Lin Eagan has lived in Columbia long enough to cycle through a half-dozen homes and raise two sons, who would move away as adults but return once they became parents themselves.
"Now all my grandchildren live within walking distance," Eagan says with both grandmotherly and civic pride. "It's proof of how special Columbia is."
Eagan, a real estate agent and member of the Columbia Association governing board, will be among those gathering Sunday to launch several months of events to celebrate the community's 50th birthday.
The milestone comes at a pivotal time for Columbia, which is old enough that some of its earliest neighborhoods are fraying and need uplift, and young enough that it is only now undertaking the task of creating a true downtown, aided by a $90 million public financing deal that is the county's largest ever.
The birthday also offers an opportunity for the town to reflect on whether it is fulfilling the vision of its founder, James W. Rouse — or if the plan is even viable a half-century later.
Rouse surveyed largely rural Howard County in the early 1960s and imagined a different kind of city emerging: one carefully planned and developed to encourage racial and economic diversity, respect the environment, nurture a sense of community and prove profitable — and thus replicable.
"I think he'd be proud of Columbia," said Howard County Executive
Kittleman, 58, has seen Columbia grow up with and around him. As a child, he lived in Allview Estates, one of the so-called outparcels that Rouse wasn't able to purchase when he secretively started buying up land in the county in 1962.
Rouse was a mortgage banker who had built one of the nation's first enclosed malls, Harundale in Glen Burnie, and was developing Cross Keys in Baltimore. He would eventually accumulate about 14,000 acres in Howard County for his new town.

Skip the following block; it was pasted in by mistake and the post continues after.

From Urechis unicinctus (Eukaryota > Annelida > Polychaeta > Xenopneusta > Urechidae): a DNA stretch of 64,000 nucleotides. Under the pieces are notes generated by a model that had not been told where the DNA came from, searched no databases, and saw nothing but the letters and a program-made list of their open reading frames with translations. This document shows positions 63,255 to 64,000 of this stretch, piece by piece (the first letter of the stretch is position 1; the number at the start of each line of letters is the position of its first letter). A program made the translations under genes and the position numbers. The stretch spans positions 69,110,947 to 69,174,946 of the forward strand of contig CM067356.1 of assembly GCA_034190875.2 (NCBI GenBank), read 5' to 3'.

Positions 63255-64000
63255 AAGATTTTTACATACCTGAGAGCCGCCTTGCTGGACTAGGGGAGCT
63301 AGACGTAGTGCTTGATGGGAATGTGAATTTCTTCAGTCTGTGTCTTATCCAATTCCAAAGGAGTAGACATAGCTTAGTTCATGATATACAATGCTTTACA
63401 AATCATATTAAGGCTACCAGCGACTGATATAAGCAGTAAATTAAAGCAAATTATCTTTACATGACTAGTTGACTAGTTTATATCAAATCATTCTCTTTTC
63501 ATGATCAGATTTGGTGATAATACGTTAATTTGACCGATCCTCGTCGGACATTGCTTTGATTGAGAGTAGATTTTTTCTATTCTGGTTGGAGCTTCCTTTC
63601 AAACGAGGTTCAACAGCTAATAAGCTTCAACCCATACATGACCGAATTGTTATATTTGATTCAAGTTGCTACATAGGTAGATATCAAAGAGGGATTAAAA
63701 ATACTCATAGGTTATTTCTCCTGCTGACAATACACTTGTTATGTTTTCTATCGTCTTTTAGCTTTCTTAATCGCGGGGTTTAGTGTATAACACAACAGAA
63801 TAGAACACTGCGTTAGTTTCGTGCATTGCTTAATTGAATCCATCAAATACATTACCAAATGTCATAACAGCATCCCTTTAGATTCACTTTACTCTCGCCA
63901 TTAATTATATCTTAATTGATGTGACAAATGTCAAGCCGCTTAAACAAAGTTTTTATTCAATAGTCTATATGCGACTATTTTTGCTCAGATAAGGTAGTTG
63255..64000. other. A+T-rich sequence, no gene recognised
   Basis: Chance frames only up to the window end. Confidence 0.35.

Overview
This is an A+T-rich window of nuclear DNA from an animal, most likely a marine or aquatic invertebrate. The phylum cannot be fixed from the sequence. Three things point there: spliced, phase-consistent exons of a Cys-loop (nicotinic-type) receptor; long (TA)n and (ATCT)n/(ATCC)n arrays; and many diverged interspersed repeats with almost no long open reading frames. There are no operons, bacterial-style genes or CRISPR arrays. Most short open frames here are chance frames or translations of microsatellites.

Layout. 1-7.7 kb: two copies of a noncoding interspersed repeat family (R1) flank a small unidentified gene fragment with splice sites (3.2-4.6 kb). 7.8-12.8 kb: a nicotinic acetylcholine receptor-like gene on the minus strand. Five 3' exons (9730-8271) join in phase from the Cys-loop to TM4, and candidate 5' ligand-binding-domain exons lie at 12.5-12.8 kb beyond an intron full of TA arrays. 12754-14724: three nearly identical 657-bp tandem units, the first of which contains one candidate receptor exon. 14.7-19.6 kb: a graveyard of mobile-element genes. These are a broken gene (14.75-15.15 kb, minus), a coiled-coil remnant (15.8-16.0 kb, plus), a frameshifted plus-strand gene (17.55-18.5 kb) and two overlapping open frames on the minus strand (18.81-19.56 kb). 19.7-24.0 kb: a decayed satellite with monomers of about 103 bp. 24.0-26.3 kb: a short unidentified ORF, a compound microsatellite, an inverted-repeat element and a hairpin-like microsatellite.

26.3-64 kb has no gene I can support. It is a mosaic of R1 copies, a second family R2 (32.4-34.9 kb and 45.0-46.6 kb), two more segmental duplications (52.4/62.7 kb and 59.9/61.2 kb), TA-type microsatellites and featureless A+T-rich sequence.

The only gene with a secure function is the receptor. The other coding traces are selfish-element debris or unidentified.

Columbia, which has never incorporated as a city, may seem to outsiders just another suburb, albeit one whose winding, cul-de-sac streets are particularly hard to navigate, and whose whimsical names, like Liquid Laughter Lane and Oven Bird Green, offer no directional cues. (There's a whole book, "Oh, you must live in Columbia!" that explains the literary, historical and other origins of the names.)
But to its true believers — especially those who moved in shortly after it opened in June 1967 — Columbia still embodies Rouse's guiding principle of building not just physical structures but a sense of community.
Rouse's design called for a cluster of what is now nine villages, plus the town center. Each village has a retail and gathering center, residential neighborhoods, schools, and paths for walking and biking.
The bones of that design remain, even as some of the older developments are showing their age, and the way people live, shop and work no longer mesh with the village concept.
The competition from big-box stores off Interstate 95 and Route 175, for example, has drawn customers from the smaller grocery stores and other shops in their village center, and redevelopment plans are underway to freshen a number of them up.
Many residents are commuters, driving to jobs in Baltimore, Washington and elsewhere, making it more of a bedroom community than Rouse envisioned.